1.11  One positive development was that in August 2008 a new attestation document for new recruits [7] was issued. Having complained to previous Select Committees, about the lack of clarity AT EASE is pleased to acknowledge that the new document is an improvement. It does warn recruits about the minimum length of service and extra time beyond that minimum which may be added on if they do an education course. However there is still the problem that impulsive, excited 16 year olds may not read the whole or "take in" the implications. Parents can also be confused. AT EASE still gets contacted by parents who think soldiers can "buy themselves out" although this form of discharge was ended in 1991 and is only available to soldiers who joined before that date.

1.12  More recently there has been a similar development in that another much needed reform has been announced by mistake.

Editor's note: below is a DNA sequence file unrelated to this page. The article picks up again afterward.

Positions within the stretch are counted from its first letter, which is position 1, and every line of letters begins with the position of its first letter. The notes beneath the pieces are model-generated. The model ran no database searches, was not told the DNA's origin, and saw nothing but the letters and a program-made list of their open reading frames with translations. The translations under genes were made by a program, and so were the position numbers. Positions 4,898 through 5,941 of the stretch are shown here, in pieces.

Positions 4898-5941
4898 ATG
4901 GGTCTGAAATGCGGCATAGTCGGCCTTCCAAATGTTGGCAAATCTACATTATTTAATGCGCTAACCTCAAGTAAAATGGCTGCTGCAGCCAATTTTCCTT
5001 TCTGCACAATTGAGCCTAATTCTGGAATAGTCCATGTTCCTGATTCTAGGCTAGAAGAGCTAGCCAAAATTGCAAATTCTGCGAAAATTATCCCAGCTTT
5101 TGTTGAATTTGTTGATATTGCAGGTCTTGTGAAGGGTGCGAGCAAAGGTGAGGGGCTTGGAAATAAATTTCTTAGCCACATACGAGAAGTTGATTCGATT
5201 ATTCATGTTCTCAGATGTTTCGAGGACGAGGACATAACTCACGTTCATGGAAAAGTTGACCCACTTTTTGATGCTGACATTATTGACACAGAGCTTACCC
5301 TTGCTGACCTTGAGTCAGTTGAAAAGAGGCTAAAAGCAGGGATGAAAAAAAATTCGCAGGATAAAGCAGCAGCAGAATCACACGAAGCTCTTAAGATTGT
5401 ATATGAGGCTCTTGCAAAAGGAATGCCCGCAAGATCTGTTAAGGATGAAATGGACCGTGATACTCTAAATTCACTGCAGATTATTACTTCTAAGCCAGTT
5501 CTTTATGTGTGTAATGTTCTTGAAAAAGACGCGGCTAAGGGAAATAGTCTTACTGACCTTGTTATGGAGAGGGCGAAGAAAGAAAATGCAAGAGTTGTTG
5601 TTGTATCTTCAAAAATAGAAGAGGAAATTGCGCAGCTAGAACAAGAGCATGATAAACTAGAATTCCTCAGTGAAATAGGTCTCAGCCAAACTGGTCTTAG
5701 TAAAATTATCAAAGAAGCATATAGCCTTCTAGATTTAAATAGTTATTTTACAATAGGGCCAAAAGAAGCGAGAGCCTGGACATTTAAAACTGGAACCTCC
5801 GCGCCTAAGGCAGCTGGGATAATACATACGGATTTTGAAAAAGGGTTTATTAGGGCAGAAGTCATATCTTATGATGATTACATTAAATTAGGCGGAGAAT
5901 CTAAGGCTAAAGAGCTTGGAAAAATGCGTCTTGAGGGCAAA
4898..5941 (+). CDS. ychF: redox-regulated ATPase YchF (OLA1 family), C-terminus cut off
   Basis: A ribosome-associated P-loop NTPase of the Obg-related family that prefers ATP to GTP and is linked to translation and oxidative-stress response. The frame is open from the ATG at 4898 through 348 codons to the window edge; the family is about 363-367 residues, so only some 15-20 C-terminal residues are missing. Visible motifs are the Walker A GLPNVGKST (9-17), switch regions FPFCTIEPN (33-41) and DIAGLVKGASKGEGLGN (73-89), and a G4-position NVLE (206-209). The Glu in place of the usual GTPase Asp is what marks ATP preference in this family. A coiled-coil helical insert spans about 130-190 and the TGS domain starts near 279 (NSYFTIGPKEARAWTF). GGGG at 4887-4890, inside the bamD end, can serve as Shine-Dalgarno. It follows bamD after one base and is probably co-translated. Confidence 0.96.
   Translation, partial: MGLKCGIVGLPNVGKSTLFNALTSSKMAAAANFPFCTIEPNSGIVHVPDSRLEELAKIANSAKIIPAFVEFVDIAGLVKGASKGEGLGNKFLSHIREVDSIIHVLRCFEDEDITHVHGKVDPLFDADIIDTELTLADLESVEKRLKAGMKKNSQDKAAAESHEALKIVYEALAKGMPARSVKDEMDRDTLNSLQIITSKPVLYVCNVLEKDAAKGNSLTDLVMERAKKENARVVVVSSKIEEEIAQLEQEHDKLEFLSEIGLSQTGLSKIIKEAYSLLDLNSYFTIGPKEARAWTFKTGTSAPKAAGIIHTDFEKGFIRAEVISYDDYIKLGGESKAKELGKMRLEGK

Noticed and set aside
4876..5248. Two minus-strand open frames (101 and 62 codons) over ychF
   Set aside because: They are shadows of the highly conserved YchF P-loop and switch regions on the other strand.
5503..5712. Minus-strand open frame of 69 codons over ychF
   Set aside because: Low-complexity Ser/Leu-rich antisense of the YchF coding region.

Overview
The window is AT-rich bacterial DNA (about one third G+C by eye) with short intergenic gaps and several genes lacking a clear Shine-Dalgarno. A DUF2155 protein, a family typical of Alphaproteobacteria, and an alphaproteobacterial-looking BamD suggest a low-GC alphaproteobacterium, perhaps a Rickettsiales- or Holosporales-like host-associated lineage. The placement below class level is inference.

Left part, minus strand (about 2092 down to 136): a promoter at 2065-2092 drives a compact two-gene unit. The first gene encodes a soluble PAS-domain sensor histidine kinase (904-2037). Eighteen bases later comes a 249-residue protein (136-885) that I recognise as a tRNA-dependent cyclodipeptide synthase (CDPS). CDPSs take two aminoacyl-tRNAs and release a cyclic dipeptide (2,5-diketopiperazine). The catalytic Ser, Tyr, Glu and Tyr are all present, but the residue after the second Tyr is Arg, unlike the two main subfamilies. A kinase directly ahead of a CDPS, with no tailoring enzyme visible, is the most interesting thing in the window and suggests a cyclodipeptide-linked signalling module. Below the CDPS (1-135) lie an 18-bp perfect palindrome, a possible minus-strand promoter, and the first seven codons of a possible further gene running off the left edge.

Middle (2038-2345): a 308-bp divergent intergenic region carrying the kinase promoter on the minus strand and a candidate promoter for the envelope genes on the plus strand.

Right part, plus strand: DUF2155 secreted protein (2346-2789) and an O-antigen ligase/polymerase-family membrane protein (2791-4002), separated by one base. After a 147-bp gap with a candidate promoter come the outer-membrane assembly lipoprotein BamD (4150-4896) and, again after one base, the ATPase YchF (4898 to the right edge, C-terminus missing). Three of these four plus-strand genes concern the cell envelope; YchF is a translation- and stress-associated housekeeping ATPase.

1.13  On 10 January 2011 the Minister for Defence Personnel, Welfare and Veterans, mistakenly stated in the House of Commons in answer to an MP that, after serving 28 days, any soldier could give fourteen days notice and leave up until the age of 18.[8] Later an answer to another MP he gave a more correct answer[9] that is that the right for minors to give 14 days notice and leave expires six months after joining. Many are still only 16 when their right to give notice expires.

1.14  This incident demonstrates that the present terms of contracts for the youngest recruits are very confusing. If even a Government Minister could misunderstand them it is not surprising that so many 16 year olds do not understand and miss the six month deadline. The other reason that the Minister may have thought that the right to give fourteen days notice and leave continued until the 18th birthday may be that such a regulation appears reasonable. It is what one would expect in a modern society where 18 is the legal age of majority.